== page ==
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1.  Orphan drugs expenditure in the Netherlands in the period 2006–2012 
Background
The relatively low budget impact of orphan drugs is often used as an argument in reimbursement decisions. However, overall, the budget impact of orphan drugs can still be substantial. In this study, we assess the uptake and budget impact of orphan drugs in the Netherlands.
Methods
We examined the number of orphan drugs, the number of patients and budget impact of orphan drugs in the Netherlands in the period 2006 to 2012, both for inpatient and outpatient orphan drugs. Budget impact was provided in absolute numbers and relative to total pharmaceutical spending.
Results
The number of orphan drugs and patients treated increased substantially over the period studied. Overall, budget impact increased substantially over a period of six years, both in absolute terms (326% increase) as well as relative to total pharmaceutical spending (278% increase). Growth rates decreased over time. In 2012, 17% of available drugs had an individual budget impact of more than €10 million per year.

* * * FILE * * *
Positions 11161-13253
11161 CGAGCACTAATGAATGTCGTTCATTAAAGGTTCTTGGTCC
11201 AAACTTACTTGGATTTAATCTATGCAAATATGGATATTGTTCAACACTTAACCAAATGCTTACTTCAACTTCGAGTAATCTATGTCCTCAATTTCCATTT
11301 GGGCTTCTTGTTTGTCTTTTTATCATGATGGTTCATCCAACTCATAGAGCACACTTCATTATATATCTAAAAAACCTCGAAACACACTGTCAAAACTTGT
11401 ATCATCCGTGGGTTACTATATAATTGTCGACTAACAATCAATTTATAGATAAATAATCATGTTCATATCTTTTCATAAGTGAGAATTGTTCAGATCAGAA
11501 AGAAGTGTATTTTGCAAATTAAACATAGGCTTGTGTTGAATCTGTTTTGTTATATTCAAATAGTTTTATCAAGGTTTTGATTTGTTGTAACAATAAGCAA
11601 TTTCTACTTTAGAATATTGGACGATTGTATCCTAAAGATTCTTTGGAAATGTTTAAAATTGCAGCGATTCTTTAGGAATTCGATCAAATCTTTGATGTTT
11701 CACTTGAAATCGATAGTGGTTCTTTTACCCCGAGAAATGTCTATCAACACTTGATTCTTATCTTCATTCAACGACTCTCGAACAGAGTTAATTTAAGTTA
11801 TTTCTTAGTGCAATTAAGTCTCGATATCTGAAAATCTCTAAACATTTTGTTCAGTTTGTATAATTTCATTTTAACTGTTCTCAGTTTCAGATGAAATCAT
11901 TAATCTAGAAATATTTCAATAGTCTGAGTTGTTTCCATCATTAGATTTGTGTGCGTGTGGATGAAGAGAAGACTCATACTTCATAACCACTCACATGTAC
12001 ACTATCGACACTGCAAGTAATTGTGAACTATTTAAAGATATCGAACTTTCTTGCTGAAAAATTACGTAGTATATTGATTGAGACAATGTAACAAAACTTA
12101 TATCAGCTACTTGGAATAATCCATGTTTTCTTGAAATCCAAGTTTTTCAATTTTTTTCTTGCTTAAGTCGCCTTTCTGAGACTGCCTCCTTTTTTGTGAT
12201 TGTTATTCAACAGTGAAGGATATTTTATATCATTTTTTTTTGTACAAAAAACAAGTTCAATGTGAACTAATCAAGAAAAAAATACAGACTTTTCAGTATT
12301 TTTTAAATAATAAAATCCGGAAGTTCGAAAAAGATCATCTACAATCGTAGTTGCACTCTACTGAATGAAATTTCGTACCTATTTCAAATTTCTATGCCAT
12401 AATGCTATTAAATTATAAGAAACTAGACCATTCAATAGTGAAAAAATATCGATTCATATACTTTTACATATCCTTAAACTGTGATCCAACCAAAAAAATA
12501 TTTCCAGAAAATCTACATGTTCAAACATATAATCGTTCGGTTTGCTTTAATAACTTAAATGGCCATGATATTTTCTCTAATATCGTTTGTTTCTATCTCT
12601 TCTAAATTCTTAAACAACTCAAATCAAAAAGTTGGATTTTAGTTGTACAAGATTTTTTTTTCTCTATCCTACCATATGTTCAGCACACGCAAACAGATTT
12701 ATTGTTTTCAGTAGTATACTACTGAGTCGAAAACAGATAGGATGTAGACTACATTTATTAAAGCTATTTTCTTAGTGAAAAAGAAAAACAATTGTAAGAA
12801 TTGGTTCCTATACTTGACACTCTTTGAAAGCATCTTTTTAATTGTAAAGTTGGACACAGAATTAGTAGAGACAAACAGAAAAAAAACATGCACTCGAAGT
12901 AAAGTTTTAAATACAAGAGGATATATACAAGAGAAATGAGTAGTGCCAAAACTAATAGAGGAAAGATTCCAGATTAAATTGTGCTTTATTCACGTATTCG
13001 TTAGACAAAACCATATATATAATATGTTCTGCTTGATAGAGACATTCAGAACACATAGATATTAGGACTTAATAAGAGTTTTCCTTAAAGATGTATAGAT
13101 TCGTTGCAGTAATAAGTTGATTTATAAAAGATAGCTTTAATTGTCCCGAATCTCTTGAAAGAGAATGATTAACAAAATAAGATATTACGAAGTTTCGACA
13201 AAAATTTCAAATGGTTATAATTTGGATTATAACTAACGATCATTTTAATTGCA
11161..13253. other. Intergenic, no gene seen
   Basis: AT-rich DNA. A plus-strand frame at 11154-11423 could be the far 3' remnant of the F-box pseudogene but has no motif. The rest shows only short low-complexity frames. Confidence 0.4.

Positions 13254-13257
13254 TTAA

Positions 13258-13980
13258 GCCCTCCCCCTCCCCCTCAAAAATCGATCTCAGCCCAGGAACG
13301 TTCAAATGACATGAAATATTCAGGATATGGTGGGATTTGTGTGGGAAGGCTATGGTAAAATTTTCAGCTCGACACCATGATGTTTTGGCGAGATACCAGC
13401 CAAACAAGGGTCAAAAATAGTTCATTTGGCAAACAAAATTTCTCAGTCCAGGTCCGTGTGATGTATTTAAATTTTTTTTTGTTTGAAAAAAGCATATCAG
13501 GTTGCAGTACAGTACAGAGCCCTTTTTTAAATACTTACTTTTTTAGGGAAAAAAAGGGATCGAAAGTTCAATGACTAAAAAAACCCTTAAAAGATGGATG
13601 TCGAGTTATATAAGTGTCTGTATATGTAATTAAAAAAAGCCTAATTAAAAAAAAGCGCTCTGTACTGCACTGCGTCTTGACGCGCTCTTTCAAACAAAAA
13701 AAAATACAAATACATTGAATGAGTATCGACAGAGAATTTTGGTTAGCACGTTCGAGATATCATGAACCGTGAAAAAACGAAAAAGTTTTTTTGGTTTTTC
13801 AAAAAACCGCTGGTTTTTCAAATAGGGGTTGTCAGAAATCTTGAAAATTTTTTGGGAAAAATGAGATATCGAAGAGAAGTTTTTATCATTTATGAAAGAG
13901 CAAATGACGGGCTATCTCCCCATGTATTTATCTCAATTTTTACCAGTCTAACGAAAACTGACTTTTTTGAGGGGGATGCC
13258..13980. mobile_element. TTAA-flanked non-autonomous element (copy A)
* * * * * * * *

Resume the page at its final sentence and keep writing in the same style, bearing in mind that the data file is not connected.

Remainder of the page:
Conclusions
Individual budget impact of orphan drugs is often limited, although exceptions exist. However, in total, the budget impact of orphan drugs is considerable and has grown substantially over the years. This could potentially influence reimbursement decisions for orphan drugs in the future.
doi:10.1186/s13023-014-0154-0
PMCID: PMC4195995  PMID: 25304026
Orphan drugs; Uptake; Budget impact; Reimbursement
2.  Cost-effectiveness of enzyme replacement therapy with alglucosidase alfa in classic-infantile patients with Pompe disease 
Background
Infantile Pompe disease is a rare metabolic disease. Patients generally do not survive the first year of life. Enzyme replacement therapy (ERT) has proven to have substantial effects on survival in infantile Pompe disease. However, the costs of therapy are very high. In this paper, we assess the cost-effectiveness of enzyme replacement therapy in infantile Pompe disease.
Methods